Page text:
Postcard to Myself

Have you ever posted a card to yourself?

This is one I did.

Strictly speaking, it was sent by someone else to confirm receipt of a package I mailed to them; but I chose it, wrote and addressed it, and stuck the stamp on it.  So when I took it out of the mailbox I experienced that moment of puzzlement that unexpectedly reading my own handwriting on a piece of post will bring.

Something about not having seen it for a while, and knowing that it has been through the Royal Mail’s systems has given it a new identity.

It amused me when I selected this particular card from the stash I have in my desk drawer.  It’s from a pack of twenty sights of Moscow I bought in the mid 1990s; it was a piece of history even then.  There were no roads along the river so sparsely populated by cars in 1995.

It’s not a particularly interesting shot – in fact most of the cards in the set are exceptionally dull.  I think that’s what I like about them.  If you could buy a postcard of the Hangar Lane junction in London, it would probably have the same feel about it.

Sending a parcel to yourself has been used as a plot device in various thrillers: everyone is searching for a particular document, so the good guy drops it into a sturdy red post box, and everyone in the audience sighs with relief knowing that it’s out of harm’s way, for a few days at least, within the system, until it’s delivered to the safe house by a chirpy, whistling Postie on a bicycle.

It’s not the first time I’ve sent myself a card.  Some writing competitions invite you to include a card which can be sent back to confirm receipt; a couple of times when on holiday in the UK I’ve sent something, knowing it will arrive long after I’ve got home, and it will remind me of the day I sent it and the pleasure of holidays.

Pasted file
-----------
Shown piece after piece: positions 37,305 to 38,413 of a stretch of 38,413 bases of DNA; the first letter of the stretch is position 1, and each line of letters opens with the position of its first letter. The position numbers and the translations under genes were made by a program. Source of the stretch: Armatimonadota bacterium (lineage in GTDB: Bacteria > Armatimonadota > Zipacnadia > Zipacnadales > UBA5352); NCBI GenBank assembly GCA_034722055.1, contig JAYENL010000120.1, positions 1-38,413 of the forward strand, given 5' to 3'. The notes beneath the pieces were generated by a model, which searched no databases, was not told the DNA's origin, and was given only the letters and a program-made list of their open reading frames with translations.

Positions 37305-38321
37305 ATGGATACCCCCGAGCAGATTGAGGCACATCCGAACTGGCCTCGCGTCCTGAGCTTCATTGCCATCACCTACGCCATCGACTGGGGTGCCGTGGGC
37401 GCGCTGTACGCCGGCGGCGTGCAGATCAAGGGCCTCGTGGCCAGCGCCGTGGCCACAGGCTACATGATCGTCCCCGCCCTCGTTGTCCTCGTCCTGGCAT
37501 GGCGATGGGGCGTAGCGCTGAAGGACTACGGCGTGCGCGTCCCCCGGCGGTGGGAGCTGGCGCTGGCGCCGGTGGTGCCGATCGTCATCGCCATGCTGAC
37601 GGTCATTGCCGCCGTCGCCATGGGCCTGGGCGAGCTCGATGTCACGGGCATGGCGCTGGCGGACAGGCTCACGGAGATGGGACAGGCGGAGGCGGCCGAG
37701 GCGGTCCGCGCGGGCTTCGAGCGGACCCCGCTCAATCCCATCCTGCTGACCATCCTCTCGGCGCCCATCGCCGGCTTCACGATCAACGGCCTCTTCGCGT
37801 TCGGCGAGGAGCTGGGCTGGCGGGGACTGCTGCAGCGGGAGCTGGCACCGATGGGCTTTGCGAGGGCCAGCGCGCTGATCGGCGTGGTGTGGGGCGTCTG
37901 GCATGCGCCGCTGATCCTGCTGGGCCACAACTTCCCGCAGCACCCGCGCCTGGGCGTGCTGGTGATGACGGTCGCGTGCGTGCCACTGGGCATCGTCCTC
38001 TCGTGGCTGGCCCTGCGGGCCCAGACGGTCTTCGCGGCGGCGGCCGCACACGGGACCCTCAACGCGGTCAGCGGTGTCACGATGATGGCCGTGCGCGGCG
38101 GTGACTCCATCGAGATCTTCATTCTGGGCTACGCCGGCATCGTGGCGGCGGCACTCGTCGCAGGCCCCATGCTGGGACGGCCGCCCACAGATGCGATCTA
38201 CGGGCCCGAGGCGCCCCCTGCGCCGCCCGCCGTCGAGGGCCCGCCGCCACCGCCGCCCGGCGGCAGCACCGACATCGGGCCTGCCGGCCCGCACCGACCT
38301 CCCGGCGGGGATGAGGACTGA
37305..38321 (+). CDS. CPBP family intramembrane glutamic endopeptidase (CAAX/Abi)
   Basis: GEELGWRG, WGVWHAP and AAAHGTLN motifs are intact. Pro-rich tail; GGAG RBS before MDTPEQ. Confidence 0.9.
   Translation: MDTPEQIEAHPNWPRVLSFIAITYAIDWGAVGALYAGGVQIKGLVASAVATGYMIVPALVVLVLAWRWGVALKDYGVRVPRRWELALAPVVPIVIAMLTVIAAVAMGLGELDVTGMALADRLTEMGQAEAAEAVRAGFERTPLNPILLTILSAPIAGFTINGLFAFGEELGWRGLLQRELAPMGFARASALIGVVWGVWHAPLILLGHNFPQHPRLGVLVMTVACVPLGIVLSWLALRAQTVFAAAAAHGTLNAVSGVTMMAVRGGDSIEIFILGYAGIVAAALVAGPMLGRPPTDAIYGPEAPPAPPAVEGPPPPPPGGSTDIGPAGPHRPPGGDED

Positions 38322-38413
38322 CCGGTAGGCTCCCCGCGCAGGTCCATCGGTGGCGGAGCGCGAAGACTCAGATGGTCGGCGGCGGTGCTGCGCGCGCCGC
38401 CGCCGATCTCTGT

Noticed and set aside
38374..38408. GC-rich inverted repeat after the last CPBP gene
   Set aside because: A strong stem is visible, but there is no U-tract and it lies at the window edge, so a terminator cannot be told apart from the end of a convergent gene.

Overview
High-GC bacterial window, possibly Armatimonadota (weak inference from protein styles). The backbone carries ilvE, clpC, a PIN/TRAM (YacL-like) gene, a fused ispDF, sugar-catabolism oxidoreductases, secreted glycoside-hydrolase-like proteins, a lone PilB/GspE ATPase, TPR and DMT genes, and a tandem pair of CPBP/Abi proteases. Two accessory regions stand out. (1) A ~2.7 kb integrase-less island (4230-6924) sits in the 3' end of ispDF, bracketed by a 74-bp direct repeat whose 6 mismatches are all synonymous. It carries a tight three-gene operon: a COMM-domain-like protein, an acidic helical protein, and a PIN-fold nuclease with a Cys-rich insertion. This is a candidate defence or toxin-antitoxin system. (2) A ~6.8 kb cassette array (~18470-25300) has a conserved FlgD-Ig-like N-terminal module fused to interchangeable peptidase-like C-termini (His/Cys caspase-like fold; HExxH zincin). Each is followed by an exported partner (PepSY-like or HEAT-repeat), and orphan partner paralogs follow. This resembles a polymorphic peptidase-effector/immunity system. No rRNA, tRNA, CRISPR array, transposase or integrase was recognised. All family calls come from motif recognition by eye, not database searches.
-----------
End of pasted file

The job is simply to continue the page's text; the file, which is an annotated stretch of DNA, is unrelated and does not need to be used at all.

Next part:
I once went to one of those places in Greece that offers ‘alternative’ courses to ‘find your inner clown’, and ‘dance through the doldrums’, and other such ‘mindful’ touchy feely, right-on things.  What came over me?  I can’t disrecommend it highly enough.

One of the things we were encouraged to do was to write ourselves a letter about what we had learned during our stay, with some advice on how to ‘stay on track’.  The letter would be posted a few weeks after we left, so that we could refresh our memories.

Enough time had elapsed so ,that when I received the letter I’d completely forgotten about it.  Imagine my laughter when I read  ‘They’re all nasty, narcissisitic nitwits.  It’s all great material for a story; but never, EVER, even contemplate going anywhere like it ever again.’

Great advice indeed!

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2 Comments

  1. margaret nickels

     /  May 18, 2011

    I think that I might just do that to check how long it would be before it showed up again ! I remain delighted that anything reaches its destination these days !

    Reply

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